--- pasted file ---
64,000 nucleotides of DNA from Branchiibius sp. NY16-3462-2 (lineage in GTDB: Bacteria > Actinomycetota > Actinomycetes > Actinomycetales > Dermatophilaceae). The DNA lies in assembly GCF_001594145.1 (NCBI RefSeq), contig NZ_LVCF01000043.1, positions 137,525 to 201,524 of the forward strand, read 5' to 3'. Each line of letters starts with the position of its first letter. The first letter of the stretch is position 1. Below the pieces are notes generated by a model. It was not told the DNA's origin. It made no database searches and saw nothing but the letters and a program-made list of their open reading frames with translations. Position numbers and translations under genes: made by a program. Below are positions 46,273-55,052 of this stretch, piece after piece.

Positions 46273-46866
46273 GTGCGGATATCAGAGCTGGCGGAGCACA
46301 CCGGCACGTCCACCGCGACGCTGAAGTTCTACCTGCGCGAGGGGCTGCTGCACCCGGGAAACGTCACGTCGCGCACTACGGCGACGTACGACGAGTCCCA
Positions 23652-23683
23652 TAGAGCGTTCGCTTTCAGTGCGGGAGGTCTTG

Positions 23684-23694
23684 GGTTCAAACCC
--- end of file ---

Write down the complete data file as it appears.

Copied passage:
64,000 nucleotides of DNA from Branchiibius sp. NY16-3462-2 (lineage in GTDB: Bacteria > Actinomycetota > Actinomycetes > Actinomycetales > Dermatophilaceae). The DNA lies in assembly GCF_001594145.1 (NCBI RefSeq), contig NZ_LVCF01000043.1, positions 137,525 to 201,524 of the forward strand, read 5' to 3'. Each line of letters starts with the position of its first letter. The first letter of the stretch is position 1. Below the pieces are notes generated by a model. It was not told the DNA's origin. It made no database searches and saw nothing but the letters and a program-made list of their open reading frames with translations. Position numbers and translations under genes: made by a program. Below are positions 46,273-55,052 of this stretch, piece after piece.

Positions 46273-46866
46273 GTGCGGATATCAGAGCTGGCGGAGCACA
46301 CCGGCACGTCCACCGCGACGCTGAAGTTCTACCTGCGCGAGGGGCTGCTGCACCCGGGAAACGTCACGTCGCGCACTACGGCGACGTACGACGAGTCCCA
Positions 23652-23683
23652 TAGAGCGTTCGCTTTCAGTGCGGGAGGTCTTG

Positions 23684-23694
23684 GGTTCAAACCC